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Reviewed by Grant Leishman for Readers' Favorite
Adam Unrehearsed by Don Futterman is the poignant tale of a young Jewish boy coming into manhood in the tough, unforgiving streets of urban New York in the 70s. Adam Miller is on the cusp of entering manhood through the Jewish tradition of the Bar Mitzvah. When he and his friends are harassed by a street gang on the subway after returning home from Bat Day at Yankee Stadium, Adam is forced to confront the real fact that anti-Semitism is alive and well, even in America. The boys were saved from the gang by an unlikely hero in the form of an immigrant, Cantor, who will play a large part in Adam’s upcoming Bar Mitzvah. As Adam prepares to leave boyhood behind, he discovers his world is rapidly changing all around him; his friends seem to abandon him, his older brother is embracing militant Zionism, the street gangs appear out to get him, and he is confused and lost regarding his ongoing feelings for his girlfriend from summer camp. Searching for answers Adam eventually finds the solace, acceptance, self-confidence, and peace of mind he so desires onstage in the theater.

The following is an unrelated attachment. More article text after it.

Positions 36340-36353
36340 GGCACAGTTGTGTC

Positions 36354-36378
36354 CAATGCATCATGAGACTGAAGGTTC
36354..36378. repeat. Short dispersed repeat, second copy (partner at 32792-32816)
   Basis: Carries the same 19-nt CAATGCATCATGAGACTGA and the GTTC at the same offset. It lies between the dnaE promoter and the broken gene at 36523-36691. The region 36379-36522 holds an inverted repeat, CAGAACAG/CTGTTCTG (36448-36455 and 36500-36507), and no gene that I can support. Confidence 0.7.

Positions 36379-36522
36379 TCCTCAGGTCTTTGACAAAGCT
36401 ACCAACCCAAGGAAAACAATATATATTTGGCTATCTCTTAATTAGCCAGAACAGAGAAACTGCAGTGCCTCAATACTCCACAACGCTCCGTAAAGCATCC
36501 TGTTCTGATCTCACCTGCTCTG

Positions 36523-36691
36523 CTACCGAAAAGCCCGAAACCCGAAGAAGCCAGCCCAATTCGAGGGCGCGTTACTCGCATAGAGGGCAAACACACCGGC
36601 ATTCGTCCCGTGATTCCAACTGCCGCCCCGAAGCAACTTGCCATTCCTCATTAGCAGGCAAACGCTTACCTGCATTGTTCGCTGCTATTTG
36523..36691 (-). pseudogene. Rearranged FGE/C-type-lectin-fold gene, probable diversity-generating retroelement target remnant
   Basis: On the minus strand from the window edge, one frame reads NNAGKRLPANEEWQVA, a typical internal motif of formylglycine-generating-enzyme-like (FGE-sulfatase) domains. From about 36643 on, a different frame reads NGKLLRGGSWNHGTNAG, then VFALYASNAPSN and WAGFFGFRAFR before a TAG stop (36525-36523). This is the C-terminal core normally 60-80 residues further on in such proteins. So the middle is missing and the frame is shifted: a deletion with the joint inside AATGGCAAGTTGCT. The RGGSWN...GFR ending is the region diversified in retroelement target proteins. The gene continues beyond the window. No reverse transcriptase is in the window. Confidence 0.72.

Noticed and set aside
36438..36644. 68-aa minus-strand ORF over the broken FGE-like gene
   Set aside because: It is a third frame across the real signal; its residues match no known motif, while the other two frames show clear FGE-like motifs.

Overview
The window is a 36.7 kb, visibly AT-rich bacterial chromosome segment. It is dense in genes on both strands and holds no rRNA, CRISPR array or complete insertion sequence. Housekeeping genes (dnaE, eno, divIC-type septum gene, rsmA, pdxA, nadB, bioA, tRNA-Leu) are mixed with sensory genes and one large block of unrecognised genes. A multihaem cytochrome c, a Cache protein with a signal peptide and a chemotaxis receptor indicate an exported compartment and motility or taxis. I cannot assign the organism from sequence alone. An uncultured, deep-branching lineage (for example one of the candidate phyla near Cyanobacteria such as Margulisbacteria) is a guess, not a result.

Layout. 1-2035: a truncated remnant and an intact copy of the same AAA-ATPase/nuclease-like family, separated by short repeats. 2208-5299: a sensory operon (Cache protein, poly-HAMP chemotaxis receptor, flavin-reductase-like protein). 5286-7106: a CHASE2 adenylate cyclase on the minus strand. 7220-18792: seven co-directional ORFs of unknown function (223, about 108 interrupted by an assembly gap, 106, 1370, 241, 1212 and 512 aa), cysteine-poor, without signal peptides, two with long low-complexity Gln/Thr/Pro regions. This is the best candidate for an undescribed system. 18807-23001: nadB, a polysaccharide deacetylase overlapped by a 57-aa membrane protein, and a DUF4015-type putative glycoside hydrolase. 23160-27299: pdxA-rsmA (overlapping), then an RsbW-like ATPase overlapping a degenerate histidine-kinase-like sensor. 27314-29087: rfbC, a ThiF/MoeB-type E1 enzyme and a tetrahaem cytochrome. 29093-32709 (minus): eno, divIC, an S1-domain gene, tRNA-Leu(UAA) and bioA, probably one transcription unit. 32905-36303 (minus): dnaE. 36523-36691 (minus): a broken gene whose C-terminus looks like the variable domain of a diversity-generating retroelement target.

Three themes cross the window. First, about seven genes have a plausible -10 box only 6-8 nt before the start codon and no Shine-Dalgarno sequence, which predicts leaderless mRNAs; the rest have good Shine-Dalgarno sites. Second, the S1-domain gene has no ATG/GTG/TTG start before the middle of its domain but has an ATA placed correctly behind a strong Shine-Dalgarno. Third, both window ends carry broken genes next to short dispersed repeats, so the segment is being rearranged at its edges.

Adam Unrehearsed is a satisfying read if only because adolescents of every stripe, not just Jewish boys, will be able to identify with and understand Adam’s angst and confusion. Author Don Futterman has wonderfully imbued Adam with the right amount of every adolescent’s desire to fit in, to blend, not to be too different, with the adult requirements of the culture or faith that their parents indoctrinate their children with. Adam wants to respect his parents and to do the right thing by them and by his faith, but he is terrified of his perceived lack of ability to do so successfully. Jason, Adam’s best friend, was a fascinating character. With a Jewish mother and a non-Jewish father, it was the perfect setting when the members of the Jewish community turned up to mourn the death of Jason’s mother, only to be met by anger and outrage from his father and uncle. The scene of Adam’s Bar Mitzvah perhaps perfectly summed up the overall disarray and confusion yet ultimate triumph of that seminal year in Adam’s young life. I particularly appreciated the roles that both the crazy Cantor and Mr. Selenko played in the young man’s life as mentors, despite both of them being unorthodox and considered somewhat odd by many. This is a funny, deeply moving, thoughtful narrative that I enjoyed and can highly recommend.